Don't be caught by the buzz this month
We may be hoping for an Indian summer, but warm autumn weather means an extra lease of life for Britain's wasps and hornets. Insect expert Ben Aldiss explains how to avoid feeling the sting
Tuesday 13 September 2011
After an unspectacular couple of months, notable more for a lack of sunshine than a surfeit of it, most of us would welcome an Indian summer. There are some though – an estimated 150,000 in the UK – who would view such a prospect less enthusiastically. These are the unfortunate individuals who are hypersensitive to wasp and hornet stings.
Although no one likes to be stung, the effects are generally local and transient, but for a person who is unusually allergic to the venom of bees or wasps, a single sting can be fatal.
Luckily this hypersensitivity is not instant, taking months or even years to develop, so the victim generally knows that he or she needs to take care in the wasp season. The big problem with wasps, as opposed to bees, is that they are attracted to us and our foods with a persistence that is legendary – bees are more interested in flowers.
Calm, sunny weather in September provides the ideal opportunity for wasp colonies to reach their peak size and to achieve their purpose: the release of thousands of virgin queens and males to ensure the continuity of the species in the following spring. No wonder some people dread the thought of good weather at this time of year.
So is 2011 a bumper year for wasps? And if it is, what can we do to avoid being stung?
In the late 1970s I spent three years doing research on wasps for my PhD. At the time, there were just seven species in Britain, including the biggest of them all, the hornet. I was financed by two sponsors, each with rather different agendas. The Science Research Council requested me to find out why wasps sting. Rentokil, on the other hand, had a more mercenary aim: how to attract wasps away from jam and chocolate factories.
My technique for investigating the first problem involved probably the cheapest and simplest apparatus ever used in a scientific research project: balls of cotton wool attached to two lengths of bamboo, which I dangled in front of wasps' nests until they were attacked. Using a binocular microscope and extremely small dissecting instruments I had made from pins and matchsticks, I gradually isolated the source of a chemical in the wasps' bodies that was responsible for eliciting the colony defence response. It came from the venom sac – a tiny bag the size of a pinhead.
Back at the Chemical Entomology Unit of Southampton University, I analysed the venom and found a chemical called N-3-methylbutylacetamide. Being just the right size and volatility to evaporate at the nest entrance, this molecule was the perfect candidate for an alarm pheromone – a chemical that rouses an animal to the heights of aggression, then homes it in to attack, as precisely as a kamikaze aircraft hits a warship.
But this was not the full story: the alarm pheromone was the main stimulus, but something else was needed to induce the most frenzied responses. After many similar experiments, carried out at varying distances from the nest and using different colours of cotton wool, I was able to show that the fiercest attacks occurred within five metres of the colony, against black or dark-coloured cotton wool that was moving rapidly. White cotton wool, held motionless, provoked hardly a reaction, even when doused with the pheromone.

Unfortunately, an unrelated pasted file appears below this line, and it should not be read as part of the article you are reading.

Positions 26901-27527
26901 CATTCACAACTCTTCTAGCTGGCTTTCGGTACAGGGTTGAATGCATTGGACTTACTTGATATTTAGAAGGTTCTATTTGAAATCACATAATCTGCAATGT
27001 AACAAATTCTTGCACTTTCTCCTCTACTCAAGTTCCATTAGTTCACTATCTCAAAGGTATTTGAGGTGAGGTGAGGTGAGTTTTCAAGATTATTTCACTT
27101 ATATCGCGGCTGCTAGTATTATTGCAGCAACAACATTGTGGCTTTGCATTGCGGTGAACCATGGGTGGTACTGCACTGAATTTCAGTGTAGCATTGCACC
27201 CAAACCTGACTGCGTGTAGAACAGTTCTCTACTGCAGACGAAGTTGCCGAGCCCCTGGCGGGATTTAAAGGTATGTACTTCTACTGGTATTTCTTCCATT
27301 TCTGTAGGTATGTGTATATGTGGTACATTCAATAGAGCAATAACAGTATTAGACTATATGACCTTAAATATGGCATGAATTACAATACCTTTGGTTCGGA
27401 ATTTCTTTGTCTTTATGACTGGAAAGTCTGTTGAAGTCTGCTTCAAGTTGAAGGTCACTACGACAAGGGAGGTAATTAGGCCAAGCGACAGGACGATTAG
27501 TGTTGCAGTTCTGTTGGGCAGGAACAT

Wasps forage for meat to provide their larvae with protein, and collect sugar for their own energy needs. For these two foods they will fly 500 metres or more from the nest. Here, where there is no danger to their colony, wasps fend for themselves and will only sting in self-defence – if we flap at them or they get trapped in our clothing, for instance.
So now for the answers to the two questions posed earlier. Yes, 2011 was looking bad if you are afraid of wasps. Balmy weather this time last year meant more insects for wasps to feed to their young, so more queens to start up new colonies this spring. The icy winter provided perfect conditions for hibernation, with the result that a greater number of queens survived than in warm, wet seasons. Most colonies die in cold, rainy springs, so the exceptionally dry April allowed unprecedented numbers to flourish. Luckily for us, the poor summer weather came to the rescue – wasps don't thrive in such conditions. How can we avoid being stung? Be careful if you are near a wasps' nest – you only have to be stung once for the other wasps to smell the pheromone and home in to attack. If you are gardening, take care when pruning hedges – the so-called Euro- or killer-wasp makes its nests in these. Ideally wear white clothing and don't make fast, sudden movements. Leave the pruning until November when all the wasps will have died. If you are not near its nest and a wasp lands on you, try to keep still – it will fly away eventually. If it gets into your clothing, try not to move – allow the wasp to crawl freely out again.
Dr Ben Aldiss is an adviser in biodiversity and education for the Heritage Lottery Fund and assistant editor of the journal 'World Agriculture'
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